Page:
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An ALARMING Number Of Kids Keep Eating POISON In Their Own Homes

HEALTH

Shocking new data shows that an alarming number of children continue to get sick from consuming laundry detergent packets. Keep reading to learn more!

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Frightening new research shows that an alarming number of children continue to eat toxic laundry detergent packets.

According to national poison data published in the journal Pediatrics on Monday, from 2013 through 2014, the number of calls to poison control centers increased by 17%.

Of that number, more than 22,000 children were reportedly exposed to laundry packets, according to CNN.

When the calls for help came in to the centers, about 30% of the children, many under the age of 3, were "already in or en route" to a hospital.

While in most cases, children exposed to laundry detergent packets suffered from throat burns, eye injuries, and vomiting, others went into comas or cardiac arrest. Two children died, according to the national data.

As the researchers point out, this chilling data shows that laundry detergent packets may be more toxic and dangerous for children than any other form of detergent, like powder or dishwasher packets.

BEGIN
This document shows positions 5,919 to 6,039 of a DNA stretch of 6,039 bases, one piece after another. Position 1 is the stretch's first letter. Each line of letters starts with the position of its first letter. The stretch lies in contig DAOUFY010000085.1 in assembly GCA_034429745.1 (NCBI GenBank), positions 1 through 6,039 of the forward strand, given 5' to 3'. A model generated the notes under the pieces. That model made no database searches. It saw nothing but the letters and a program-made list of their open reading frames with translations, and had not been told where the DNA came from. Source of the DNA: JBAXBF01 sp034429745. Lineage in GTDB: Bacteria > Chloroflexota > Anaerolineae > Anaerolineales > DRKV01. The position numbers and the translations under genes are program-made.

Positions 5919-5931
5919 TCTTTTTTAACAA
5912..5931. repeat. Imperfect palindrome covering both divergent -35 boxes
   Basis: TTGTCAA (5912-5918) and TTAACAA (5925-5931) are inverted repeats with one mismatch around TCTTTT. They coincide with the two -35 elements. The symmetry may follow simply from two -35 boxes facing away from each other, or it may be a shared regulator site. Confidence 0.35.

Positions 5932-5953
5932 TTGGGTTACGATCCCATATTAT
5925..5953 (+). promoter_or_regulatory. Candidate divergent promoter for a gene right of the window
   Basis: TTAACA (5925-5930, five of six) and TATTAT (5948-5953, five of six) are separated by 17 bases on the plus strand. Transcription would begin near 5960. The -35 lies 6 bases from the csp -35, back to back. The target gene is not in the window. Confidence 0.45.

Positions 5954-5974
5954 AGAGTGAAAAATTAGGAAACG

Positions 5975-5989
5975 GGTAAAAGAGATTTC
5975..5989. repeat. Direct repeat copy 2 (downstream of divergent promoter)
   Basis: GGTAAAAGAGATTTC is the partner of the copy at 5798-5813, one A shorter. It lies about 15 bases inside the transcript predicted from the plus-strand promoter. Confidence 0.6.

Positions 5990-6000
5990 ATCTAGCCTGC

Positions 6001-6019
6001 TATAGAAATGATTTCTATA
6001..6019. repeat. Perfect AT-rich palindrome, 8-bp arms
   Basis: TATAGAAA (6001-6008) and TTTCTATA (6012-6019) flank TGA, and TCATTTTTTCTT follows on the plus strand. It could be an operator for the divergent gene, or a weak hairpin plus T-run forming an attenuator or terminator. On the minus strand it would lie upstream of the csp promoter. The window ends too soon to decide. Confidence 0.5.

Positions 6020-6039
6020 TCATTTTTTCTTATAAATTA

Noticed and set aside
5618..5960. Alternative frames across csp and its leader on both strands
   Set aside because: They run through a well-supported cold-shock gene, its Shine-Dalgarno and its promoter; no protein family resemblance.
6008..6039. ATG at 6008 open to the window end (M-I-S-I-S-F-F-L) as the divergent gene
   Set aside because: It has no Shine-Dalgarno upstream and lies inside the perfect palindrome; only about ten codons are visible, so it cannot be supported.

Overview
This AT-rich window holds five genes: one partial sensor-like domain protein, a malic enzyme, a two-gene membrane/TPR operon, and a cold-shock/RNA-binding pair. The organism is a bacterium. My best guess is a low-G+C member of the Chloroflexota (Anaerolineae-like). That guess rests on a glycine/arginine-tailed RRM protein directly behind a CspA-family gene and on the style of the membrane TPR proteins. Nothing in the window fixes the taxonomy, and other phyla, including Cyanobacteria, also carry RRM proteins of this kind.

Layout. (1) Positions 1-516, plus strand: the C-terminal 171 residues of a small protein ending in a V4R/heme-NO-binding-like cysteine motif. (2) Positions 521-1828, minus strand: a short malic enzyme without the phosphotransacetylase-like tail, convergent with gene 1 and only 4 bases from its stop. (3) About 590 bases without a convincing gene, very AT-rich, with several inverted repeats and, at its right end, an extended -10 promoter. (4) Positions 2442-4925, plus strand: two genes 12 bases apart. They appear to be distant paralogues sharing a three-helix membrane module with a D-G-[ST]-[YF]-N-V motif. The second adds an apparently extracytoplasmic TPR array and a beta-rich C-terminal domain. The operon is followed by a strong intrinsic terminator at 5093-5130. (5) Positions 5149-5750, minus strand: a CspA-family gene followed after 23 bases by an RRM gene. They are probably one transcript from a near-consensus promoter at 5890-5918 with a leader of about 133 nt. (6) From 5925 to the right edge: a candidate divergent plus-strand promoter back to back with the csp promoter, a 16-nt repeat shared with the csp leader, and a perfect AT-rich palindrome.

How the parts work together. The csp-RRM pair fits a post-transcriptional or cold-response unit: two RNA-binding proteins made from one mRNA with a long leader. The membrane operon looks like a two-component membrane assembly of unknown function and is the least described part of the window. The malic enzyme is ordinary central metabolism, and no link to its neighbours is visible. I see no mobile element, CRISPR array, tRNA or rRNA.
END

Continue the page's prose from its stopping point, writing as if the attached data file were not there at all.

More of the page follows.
"Differences in chemical composition and concentration between laundry detergent packets and other types of detergents may account for the higher toxicity observed," the researchers wrote.

Although laundry detergent packets have reportedly only been sold in the U.S. since 2012, they’ve caused plenty of damage.

While the neat little packets offer parents an easier and cleaner way to do laundry, their bright colors and pretty designs can also attract children.

P&G, which makes detergents including Gain and Tide, has even tried to do some damage control by designing their laundry detergent packets so that they’re harder for children to open.

"Accidents happen regardless of a laundry packet's color or design, so we are focused on reducing access to the packet and its contents," Shailesh Jejurikar, president of P&G Fabric Care, North America, said last year.

At the end of the day, however, researchers are urging parents with children under the age of 6 to stay away from laundry detergent packets until their kids are old enough to understand how dangerous they can be.

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